Solenoidal vector fields can have the physical interpretation that if you draw any simple 3D solid, the net material going in and out of the solid is zero. That is, the amount of material inside the solid is conserved.
Irrotational vector fields can have the physical interpretation of "no whirlpools" or "no vertices".
In practical applications, the best ones are in electricity and magnetism. According to Maxwell's equations, magnetic fields are solenoidal, which leads to the "no magnetic monopoles" theory, although that's come to be challenged in recent years. If you have a solenoidal electric field, then you can use Gaussian surfaces to solve problems, because with a solenoidal electric field, there are no source charges.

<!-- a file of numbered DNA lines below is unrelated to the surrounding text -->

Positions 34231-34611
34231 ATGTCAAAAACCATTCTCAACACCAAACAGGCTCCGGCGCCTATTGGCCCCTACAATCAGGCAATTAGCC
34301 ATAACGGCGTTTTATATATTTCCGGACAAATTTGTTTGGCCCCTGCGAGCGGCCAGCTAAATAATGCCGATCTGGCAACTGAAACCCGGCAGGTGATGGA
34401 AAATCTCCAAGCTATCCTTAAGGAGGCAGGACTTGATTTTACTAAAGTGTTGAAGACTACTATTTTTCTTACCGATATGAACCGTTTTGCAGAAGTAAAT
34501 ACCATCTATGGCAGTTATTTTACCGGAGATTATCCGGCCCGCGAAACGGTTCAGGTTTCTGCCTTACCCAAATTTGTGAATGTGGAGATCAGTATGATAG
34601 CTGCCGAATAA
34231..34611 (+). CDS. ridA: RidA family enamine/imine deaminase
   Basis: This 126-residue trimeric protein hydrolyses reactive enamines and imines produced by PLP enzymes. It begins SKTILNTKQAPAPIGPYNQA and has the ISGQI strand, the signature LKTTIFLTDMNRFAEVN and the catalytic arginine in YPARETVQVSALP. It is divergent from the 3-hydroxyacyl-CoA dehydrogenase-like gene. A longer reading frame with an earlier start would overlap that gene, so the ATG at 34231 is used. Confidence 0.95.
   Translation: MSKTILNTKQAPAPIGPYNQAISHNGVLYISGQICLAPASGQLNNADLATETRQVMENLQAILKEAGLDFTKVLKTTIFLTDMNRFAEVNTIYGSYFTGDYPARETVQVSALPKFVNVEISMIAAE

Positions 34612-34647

I believe all this is correct. Someone else can certainly challenge me.